Formally known as Employee’s Withholding Certificate, a W-4 form is an IRS form that tells employers how much tax to withhold from an employee’s paycheck. Employers use the W-4 to calculate certain payroll taxes and remit the same to the IRS on behalf of employees. This is a key form to keep in mind before filing your taxes.
In the first step, you enter your name, address, Social Security number and tax-filing status. Make sure your name is the same as it is on your Social Security card. If the name on this form is different, you will need to contact the Social Security Administration to ensure receiving credit for your earnings. Your tax filing status will be one of the following:
- Single/Married filing separately
- Married/Qualifying widow(er) filing jointly
- Head of household (for qualifying individual/sole taxpayers in a family who are paying more than half of the household expenses)
Account for Multiple Jobs
The second step applies only if you have more than one job, or if your spouse works and you are filing jointly. Here, you have three options to complete this step:
- Use the IRS’ Tax Withholding Estimator to calculate the additional tax you need to have withheld.
- Use the IRS’ Multiple Jobs Worksheet (on page 3 of W-4) to calculate the amount if you and/or your spouse work either two or three jobs at the same time.
- If you and/or your spouse work a total of two jobs only, check the box located at 2C of the form. This way, your standard deduction and tax brackets will be cut in half for each job to calculate withholding.
If your total income is under $200,000 (or $400,000 if filing jointly), you can enter the number of dependents you have and multiply that number by the credit amount, which is $2,000. If you have other qualified dependents, you can multiply their number by $500. The IRS has a tool to help you determine who to claim as a dependent.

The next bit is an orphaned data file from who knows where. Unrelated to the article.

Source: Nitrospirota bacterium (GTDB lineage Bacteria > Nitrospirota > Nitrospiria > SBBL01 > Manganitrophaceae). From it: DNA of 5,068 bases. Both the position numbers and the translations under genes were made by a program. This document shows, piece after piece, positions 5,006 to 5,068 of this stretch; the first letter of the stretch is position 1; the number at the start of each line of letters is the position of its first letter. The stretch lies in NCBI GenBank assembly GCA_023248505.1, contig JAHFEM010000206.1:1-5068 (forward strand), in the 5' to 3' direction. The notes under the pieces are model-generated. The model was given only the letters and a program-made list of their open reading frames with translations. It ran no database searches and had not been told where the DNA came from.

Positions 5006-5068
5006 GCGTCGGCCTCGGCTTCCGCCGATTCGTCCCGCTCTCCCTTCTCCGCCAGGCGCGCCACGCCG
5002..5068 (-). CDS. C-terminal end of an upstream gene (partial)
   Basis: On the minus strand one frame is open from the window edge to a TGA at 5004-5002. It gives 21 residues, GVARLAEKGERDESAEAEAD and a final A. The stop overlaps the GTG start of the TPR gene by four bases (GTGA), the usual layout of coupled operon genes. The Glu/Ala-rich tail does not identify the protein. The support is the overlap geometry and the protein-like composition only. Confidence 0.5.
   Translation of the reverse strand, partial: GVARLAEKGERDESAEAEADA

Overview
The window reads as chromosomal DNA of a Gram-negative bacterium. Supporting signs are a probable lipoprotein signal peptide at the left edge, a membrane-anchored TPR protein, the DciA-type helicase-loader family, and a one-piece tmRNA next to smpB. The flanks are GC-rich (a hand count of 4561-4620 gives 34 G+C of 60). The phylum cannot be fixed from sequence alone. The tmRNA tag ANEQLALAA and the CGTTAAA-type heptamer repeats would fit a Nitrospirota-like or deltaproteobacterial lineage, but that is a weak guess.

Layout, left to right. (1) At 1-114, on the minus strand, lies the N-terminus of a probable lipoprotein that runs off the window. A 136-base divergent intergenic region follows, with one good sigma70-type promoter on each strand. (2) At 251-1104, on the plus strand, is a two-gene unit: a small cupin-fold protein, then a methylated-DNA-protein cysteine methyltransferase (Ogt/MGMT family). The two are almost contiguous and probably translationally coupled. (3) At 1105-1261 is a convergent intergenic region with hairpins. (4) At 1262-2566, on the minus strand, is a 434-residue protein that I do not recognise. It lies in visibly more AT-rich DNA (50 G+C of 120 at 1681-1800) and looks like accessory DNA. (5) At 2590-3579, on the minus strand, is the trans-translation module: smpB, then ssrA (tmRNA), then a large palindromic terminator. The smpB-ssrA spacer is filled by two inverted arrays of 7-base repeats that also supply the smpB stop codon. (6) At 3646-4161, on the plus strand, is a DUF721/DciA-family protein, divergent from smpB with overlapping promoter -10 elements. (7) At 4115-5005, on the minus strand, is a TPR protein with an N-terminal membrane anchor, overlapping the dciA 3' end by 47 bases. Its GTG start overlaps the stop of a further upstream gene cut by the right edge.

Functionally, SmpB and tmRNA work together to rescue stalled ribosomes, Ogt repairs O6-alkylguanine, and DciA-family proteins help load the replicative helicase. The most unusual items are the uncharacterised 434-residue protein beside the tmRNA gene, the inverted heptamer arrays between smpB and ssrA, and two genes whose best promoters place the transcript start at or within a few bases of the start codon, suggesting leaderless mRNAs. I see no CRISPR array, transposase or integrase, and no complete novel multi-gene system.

Refine Your Withholdings
This step is optional — accounting for other adjustments you can make to refine your withholdings. This has three parts:
- Other income (not from jobs): You can include other income you receive not related to jobs such as interest, dividends and retirement income.
- Deductions: If you plan to claim itemized deductions (other than standard deductions) to lower your tax liability, fill out the worksheet on page 3.
- Extra withholding: In case of multiple jobs, you can designate a specific amount (like an extra $10) for additional withholding tax from your paychecks.
Sign and Send to Your Employer
After reviewing your form and verifying that the data provided is correct, provide the signed form to your employer’s human resources or payroll team.
Important Things to Remember
You can change information on your W-4 as and when there are changes in your tax profile. If your household finances change, and you become responsible for paying most of the bills, you can change your status to head of household, which entitles you to higher standard deductions and lower tax liability.
When you complete your W-4, it does not go to the IRS immediately. It goes first to your employer, who will keep the form on file for at least four years. The IRS reviews withholdings from time to time. So it is important to complete your W-4 form correctly or you could end up with a higher tax bill.
Some taxpayers might qualify for exempt status if they had no tax liability in the previous year or current year. Doing this will also mean that their employer will not withhold any of their pay for federal taxes. If you want to claim exempt status, remember to fill out a W-4 form each year by February 15. This will inform you about your zero tax liability and maintain exempt status.